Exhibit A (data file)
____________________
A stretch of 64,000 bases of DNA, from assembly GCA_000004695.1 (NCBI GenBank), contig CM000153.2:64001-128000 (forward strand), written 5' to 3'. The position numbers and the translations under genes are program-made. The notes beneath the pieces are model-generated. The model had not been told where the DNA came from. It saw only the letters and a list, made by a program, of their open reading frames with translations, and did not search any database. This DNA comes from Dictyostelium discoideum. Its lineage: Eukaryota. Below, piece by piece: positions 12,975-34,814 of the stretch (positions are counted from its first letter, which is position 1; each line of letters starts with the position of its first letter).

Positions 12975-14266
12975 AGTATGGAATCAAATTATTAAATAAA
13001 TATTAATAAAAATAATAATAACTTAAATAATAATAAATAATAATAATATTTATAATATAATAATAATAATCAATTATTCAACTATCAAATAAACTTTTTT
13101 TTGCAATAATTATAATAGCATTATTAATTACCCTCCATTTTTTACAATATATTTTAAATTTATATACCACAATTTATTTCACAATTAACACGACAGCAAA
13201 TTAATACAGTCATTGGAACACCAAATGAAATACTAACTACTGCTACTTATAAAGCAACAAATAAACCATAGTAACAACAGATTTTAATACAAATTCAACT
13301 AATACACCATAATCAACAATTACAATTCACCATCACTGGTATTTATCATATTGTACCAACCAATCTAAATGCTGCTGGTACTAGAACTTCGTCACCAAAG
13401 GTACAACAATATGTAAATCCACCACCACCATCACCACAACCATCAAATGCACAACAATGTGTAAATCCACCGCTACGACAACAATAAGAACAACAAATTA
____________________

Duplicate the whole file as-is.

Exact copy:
A stretch of 64,000 bases of DNA, from assembly GCA_000004695.1 (NCBI GenBank), contig CM000153.2:64001-128000 (forward strand), written 5' to 3'. The position numbers and the translations under genes are program-made. The notes beneath the pieces are model-generated. The model had not been told where the DNA came from. It saw only the letters and a list, made by a program, of their open reading frames with translations, and did not search any database. This DNA comes from Dictyostelium discoideum. Its lineage: Eukaryota. Below, piece by piece: positions 12,975-34,814 of the stretch (positions are counted from its first letter, which is position 1; each line of letters starts with the position of its first letter).

Positions 12975-14266
12975 AGTATGGAATCAAATTATTAAATAAA
13001 TATTAATAAAAATAATAATAACTTAAATAATAATAAATAATAATAATATTTATAATATAATAATAATAATCAATTATTCAACTATCAAATAAACTTTTTT
13101 TTGCAATAATTATAATAGCATTATTAATTACCCTCCATTTTTTACAATATATTTTAAATTTATATACCACAATTTATTTCACAATTAACACGACAGCAAA
13201 TTAATACAGTCATTGGAACACCAAATGAAATACTAACTACTGCTACTTATAAAGCAACAAATAAACCATAGTAACAACAGATTTTAATACAAATTCAACT
13301 AATACACCATAATCAACAATTACAATTCACCATCACTGGTATTTATCATATTGTACCAACCAATCTAAATGCTGCTGGTACTAGAACTTCGTCACCAAAG
13401 GTACAACAATATGTAAATCCACCACCACCATCACCACAACCATCAAATGCACAACAATGTGTAAATCCACCGCTACGACAACAATAAGAACAACAAATTA